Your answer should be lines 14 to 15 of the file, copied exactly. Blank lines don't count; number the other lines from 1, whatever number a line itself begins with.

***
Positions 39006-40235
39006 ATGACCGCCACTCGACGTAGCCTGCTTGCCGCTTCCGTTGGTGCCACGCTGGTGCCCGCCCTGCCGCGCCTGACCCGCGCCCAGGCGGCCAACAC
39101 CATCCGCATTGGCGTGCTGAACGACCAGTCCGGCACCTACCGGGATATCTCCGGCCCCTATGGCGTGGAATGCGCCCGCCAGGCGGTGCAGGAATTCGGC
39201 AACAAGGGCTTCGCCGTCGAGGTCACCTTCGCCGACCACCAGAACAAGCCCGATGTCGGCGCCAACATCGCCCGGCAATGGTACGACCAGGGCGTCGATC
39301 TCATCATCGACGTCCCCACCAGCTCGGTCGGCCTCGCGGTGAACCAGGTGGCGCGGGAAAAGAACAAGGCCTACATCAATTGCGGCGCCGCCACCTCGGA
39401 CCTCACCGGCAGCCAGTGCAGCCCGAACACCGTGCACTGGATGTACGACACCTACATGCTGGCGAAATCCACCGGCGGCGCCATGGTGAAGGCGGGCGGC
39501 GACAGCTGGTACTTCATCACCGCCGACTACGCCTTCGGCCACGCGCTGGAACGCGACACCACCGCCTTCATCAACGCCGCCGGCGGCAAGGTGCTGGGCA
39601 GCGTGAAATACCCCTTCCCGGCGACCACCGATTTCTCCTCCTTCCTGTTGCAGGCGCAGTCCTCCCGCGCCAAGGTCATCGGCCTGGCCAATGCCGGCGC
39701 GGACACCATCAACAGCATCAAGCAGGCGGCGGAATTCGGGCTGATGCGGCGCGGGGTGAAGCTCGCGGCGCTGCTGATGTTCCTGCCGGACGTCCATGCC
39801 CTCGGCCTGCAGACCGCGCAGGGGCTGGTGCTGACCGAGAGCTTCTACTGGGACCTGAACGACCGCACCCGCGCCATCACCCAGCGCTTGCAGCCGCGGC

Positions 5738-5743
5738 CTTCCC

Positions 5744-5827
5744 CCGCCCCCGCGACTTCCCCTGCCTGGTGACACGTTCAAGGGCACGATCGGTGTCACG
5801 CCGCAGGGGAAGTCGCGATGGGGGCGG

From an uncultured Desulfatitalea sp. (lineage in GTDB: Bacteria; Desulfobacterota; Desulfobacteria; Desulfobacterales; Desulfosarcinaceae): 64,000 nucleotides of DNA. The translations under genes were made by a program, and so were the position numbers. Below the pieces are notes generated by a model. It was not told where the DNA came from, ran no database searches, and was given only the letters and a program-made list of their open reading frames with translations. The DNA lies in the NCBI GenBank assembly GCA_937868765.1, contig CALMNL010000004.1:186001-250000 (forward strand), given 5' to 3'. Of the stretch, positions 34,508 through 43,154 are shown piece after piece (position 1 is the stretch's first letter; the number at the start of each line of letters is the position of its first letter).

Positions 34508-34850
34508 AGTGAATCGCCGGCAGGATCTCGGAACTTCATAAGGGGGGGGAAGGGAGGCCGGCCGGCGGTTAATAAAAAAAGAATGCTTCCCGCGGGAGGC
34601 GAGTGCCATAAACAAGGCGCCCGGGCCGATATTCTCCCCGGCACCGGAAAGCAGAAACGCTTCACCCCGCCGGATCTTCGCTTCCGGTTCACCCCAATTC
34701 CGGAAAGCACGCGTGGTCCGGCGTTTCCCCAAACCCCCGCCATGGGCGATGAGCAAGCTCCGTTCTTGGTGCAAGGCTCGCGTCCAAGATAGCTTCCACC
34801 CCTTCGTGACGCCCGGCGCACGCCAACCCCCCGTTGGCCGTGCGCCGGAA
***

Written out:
5744 CCGCCCCCGCGACTTCCCCTGCCTGGTGACACGTTCAAGGGCACGATCGGTGTCACG
5801 CCGCAGGGGAAGTCGCGATGGGGGCGG